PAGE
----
Sitting breaks tested
Research suggests replacing sitting with just a few minutes of moderate exercise each day significantly improves heart health.
A new study, supported by the British Heart Foundation and National Health and Medical Research Council, is the first to assess how various movement patterns throughout the day impact heart health.
Cardiovascular disease, the leading global cause of mortality, affects one in three individuals, with coronary heart disease being the primary culprit.
The study analysed data from 15,246 participants across six studies in five countries, using wearable devices to measure activity and assess heart health.
The research establishes a hierarchy of behaviours within a 24-hour day, highlighting the substantial benefits of moderate to vigorous activity over sedentary behaviour.
Even as little as five minutes of such activity demonstrated a noticeable improvement in heart health.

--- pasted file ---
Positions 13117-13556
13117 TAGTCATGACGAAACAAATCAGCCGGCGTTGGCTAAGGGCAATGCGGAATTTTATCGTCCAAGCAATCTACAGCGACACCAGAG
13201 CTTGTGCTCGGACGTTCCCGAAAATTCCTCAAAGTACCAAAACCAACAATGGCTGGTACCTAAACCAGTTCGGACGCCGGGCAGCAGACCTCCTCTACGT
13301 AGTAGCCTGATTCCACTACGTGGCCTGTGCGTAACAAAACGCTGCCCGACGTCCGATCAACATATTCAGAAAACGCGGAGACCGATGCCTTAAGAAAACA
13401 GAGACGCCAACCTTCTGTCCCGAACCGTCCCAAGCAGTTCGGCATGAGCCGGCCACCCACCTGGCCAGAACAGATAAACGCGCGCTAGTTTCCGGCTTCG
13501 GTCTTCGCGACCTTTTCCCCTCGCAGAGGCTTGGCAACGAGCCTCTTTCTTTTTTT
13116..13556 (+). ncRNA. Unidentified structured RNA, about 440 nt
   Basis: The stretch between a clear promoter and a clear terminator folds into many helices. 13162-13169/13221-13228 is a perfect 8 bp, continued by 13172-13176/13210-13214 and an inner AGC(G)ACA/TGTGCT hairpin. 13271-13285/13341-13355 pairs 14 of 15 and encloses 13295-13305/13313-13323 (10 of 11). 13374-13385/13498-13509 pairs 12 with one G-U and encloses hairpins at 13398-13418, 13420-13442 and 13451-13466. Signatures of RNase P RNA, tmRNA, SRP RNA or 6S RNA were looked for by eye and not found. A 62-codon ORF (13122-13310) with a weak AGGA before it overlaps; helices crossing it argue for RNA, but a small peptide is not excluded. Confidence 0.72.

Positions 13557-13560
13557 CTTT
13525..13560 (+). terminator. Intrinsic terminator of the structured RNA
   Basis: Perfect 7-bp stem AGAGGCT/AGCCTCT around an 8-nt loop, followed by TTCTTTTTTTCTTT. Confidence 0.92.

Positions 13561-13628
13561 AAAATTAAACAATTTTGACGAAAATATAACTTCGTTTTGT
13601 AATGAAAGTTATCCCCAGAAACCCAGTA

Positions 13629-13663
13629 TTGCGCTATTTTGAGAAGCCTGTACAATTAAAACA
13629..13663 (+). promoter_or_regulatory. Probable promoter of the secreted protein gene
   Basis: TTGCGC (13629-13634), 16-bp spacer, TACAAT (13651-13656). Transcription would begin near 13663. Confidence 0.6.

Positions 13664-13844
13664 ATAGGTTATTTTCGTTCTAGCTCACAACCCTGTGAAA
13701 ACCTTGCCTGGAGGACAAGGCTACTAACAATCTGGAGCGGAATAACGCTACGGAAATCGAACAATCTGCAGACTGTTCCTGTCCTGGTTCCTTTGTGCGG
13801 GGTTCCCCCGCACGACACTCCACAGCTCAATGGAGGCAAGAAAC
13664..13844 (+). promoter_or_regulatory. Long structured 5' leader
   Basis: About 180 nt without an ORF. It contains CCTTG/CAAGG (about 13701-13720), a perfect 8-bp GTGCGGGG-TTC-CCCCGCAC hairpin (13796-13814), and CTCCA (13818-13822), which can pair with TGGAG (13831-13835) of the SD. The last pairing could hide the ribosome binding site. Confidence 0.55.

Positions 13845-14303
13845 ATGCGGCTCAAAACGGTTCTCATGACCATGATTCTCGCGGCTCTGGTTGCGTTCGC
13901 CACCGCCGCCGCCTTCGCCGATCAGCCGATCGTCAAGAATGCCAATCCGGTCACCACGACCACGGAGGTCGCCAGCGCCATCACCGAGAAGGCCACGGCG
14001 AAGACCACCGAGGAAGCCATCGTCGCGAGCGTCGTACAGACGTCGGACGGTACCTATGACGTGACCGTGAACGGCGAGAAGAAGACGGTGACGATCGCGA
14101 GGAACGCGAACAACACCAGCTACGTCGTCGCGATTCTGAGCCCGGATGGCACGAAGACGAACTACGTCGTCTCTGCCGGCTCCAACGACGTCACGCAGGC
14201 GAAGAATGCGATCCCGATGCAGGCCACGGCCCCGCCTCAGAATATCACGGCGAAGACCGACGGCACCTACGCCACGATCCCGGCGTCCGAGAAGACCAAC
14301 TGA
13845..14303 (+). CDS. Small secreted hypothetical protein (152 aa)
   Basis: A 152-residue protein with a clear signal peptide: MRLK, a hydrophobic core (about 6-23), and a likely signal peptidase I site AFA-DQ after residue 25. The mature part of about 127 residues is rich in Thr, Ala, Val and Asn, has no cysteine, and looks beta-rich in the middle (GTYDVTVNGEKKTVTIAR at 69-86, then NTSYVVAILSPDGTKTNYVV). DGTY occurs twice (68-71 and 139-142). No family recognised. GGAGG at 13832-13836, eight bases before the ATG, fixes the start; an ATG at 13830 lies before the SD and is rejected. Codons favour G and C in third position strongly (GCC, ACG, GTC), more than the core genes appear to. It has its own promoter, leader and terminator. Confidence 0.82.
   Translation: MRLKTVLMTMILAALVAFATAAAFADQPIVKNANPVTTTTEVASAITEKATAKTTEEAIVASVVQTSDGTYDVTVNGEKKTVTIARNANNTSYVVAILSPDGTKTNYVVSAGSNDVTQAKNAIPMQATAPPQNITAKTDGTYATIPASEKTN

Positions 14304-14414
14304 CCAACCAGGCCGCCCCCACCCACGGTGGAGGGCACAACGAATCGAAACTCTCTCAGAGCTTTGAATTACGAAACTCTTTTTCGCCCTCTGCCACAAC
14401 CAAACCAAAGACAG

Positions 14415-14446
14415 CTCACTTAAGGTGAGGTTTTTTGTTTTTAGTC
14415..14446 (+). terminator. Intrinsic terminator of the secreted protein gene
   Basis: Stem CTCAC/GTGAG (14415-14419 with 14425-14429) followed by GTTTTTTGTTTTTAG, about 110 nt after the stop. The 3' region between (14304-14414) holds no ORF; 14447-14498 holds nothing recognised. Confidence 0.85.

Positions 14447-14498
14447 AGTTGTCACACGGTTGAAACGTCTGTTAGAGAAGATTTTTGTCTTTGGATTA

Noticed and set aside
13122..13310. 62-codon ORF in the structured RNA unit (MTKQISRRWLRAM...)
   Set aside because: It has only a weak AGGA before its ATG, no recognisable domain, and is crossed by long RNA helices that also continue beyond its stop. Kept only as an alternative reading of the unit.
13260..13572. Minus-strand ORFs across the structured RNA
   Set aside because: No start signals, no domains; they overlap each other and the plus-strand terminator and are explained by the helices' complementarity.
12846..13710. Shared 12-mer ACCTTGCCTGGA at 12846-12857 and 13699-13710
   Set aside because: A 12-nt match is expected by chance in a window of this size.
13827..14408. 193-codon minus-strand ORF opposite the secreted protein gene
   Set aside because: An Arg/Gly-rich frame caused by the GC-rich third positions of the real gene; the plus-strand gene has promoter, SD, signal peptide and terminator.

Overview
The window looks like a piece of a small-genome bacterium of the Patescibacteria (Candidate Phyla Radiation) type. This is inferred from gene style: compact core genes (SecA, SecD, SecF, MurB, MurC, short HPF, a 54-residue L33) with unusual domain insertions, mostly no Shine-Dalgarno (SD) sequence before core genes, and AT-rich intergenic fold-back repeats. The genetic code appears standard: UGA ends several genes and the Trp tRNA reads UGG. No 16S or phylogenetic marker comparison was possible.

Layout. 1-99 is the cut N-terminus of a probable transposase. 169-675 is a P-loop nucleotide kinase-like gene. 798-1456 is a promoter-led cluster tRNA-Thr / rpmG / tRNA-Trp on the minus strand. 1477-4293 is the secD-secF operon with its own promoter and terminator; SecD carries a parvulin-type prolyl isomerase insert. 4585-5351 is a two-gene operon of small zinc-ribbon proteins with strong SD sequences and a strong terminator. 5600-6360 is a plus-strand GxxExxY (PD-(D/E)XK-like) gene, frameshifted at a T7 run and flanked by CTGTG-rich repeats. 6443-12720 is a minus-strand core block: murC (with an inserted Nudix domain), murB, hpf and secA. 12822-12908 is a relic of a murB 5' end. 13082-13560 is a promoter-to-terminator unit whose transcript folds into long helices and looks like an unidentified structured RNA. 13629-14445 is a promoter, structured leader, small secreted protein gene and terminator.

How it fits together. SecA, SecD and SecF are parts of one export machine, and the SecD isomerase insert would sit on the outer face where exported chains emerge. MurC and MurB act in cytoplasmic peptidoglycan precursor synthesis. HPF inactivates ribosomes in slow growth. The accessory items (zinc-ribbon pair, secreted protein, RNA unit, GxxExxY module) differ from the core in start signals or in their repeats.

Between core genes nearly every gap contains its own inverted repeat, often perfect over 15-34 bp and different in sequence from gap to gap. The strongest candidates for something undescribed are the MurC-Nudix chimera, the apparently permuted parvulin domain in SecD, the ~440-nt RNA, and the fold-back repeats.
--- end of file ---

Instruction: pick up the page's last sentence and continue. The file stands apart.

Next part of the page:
“The most beneficial change we observed was replacing sitting with moderate to vigorous activity – which could be a run, a brisk walk, or stair climbing – basically any activity that raises your heart rate and makes you breathe faster, even for a minute or two,” says Dr Jo Blodgett, the study's first author.
The study also modelled the effects of behaviour changes on heart health. For a 54-year-old woman, a 30-minute shift from sitting to moderate or vigorous physical activity resulted in a 0.64 decrease in BMI, a 2.7 per cent decrease in waist circumference, and a 3.6 per cent decrease in glycated haemoglobin.
While vigorous activity provides the quickest heart health improvement, even lower-intensity activities, like using a standing desk, can yield benefits over time.
The researchers stress that turning these changes into long-term habits is crucial for sustained improvement.
Wearable devices were used for precise health effect estimations, but the findings do not establish causality, prompting the need for further long-term studies to explore the link between movement and cardiovascular outcomes.
The full study is accessible here.